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AWS vs Azure: Which One Should You Choose in 2024

Last Updated : 27 Feb, 2024
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Today, most businesses and startups use on-demand cloud services rather than physical storage devices. Public clouds offer various resources to these companies over the Internet, which can be accessed remotely on a pay-as-you-go basis. It is a much more feasible alternative to purchasing a physical desktop since the company can purchase a virtual desktop environment.


This virtual environment can be instantly created and can be deactivated after its use. The top vendors of these public clouds are AWS (i.e., Amazon Web Services), provided by Amazon, and Azure Cloud, provided by Microsoft. 

What is AWS?

AWS is a child company of Amazon, which was officially launched in 2006. AWS provides on-demand cloud computing platforms and APIs to various individuals, companies, and organizations, including governments, on a charged subscription basis. As of 2020, it owns a dominant 33% of all the cloud, which is the highest in the market. Customers who access the AWS services on a regular basis can pay for an individual virtual AWS system, a physical computer, or clusters of either of the two. Fees are based on a combination of usage, hardware, operating system, software, or networking features chosen by the subscriber’s required availability, redundancy, security, and service options.

What is Azure?

The Azure Cloud was announced in 2008 and was soon released in 2010 as Windows Azure. It was later renamed Microsoft Azure in 2014. It is a cloud service created, managed, and maintained by Microsoft for building, testing, and deploying applications and services through data centers that are directly managed by Microsoft. It provides assistance for a huge number of programming languages, tools, and frameworks. These tools and frameworks include both Microsoft-specific and other third-party software and systems. Microsoft lists over 600 Azure services, and it is the next most commonly used cloud after AWS, with a market percentage of 18%. Azure is very well known for cloud service providers such as Platform as a Service (PaaS) and Infrastructure as a Service (IaaS).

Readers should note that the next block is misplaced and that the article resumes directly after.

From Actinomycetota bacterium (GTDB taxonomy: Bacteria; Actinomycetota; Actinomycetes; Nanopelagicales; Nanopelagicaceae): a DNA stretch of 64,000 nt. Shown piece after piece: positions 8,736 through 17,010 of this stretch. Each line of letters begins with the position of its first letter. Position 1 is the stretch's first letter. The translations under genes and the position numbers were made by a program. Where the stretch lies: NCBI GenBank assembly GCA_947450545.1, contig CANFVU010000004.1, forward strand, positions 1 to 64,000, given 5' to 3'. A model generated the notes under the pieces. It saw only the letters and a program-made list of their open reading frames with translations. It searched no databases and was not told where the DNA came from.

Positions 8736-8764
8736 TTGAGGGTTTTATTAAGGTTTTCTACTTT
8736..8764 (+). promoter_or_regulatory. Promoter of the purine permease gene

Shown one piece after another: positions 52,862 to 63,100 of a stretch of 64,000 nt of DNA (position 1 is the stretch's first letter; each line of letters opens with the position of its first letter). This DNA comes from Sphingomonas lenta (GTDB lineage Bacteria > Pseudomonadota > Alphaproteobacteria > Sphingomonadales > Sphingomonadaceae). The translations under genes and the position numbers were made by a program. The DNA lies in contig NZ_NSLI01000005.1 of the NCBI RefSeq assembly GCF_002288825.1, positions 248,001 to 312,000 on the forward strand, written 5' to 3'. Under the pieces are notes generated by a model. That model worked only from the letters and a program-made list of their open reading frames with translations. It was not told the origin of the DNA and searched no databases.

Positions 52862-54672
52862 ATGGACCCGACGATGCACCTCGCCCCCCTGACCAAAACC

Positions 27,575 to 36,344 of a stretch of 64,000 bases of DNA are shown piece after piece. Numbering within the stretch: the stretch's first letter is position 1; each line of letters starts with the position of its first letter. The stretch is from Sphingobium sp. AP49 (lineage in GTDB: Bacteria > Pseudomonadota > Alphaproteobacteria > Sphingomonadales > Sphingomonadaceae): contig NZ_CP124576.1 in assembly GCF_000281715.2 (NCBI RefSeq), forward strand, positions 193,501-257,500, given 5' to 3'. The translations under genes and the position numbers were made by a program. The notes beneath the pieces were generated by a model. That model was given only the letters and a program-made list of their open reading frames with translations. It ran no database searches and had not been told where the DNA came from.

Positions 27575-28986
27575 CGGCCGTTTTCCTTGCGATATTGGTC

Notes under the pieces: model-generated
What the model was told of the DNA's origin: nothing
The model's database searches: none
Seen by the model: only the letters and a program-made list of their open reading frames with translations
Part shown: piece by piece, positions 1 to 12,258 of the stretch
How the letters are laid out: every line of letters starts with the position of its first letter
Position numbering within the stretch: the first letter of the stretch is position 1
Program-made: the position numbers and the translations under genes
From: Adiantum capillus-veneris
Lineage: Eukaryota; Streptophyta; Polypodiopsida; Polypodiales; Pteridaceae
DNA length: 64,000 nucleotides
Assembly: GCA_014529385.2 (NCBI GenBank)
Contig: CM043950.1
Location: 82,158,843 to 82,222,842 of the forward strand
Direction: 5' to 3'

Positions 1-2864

AWS v/s Azure

Azure and AWS are a lot alike, offering users similar capabilities. Both cloud systems are very comprehensive, providing a wide range of features and services for different needs. We have understood what is Azure and AWS? Now, let’s head straight into the key differences between Azure and AWS to help you understand which might better suit your requirements.

1. Establishment

In 2006, AWS cloud platform was started by Amazon whereas in 2010, Azure cloud platform was started by Microsoft in 2010. Since AWS started much earlier than Azure, it has more experience in the cloud domain than any other cloud service provider. Even when AWS has met the needs of enterprises, Azure has been a consistent competitor to AWS and is quite a competent cloud service for businesses. AWS has a remarkable number of 77 availability zones in the world whereas, Azure has 54 availability zones worldwide. 

2. Services

Both AWS and Azure have solutions to extend the on-premise data center into the cloud and firewall options as well. In networking services, Amazon Virtual Private Cloud (VPC) enables users to create subnets, route tables, private IP address ranges, and network gateways as compared to Microsoft Virtual Network, which lets users do whatever VPC does. In compute services, AWS has services like EC2, Elastic Beanstalk, AWS Lambda, ECS, etc. Azure has similar services like Azure Virtual Machine, App Service, Azure Functions and Container service, etc.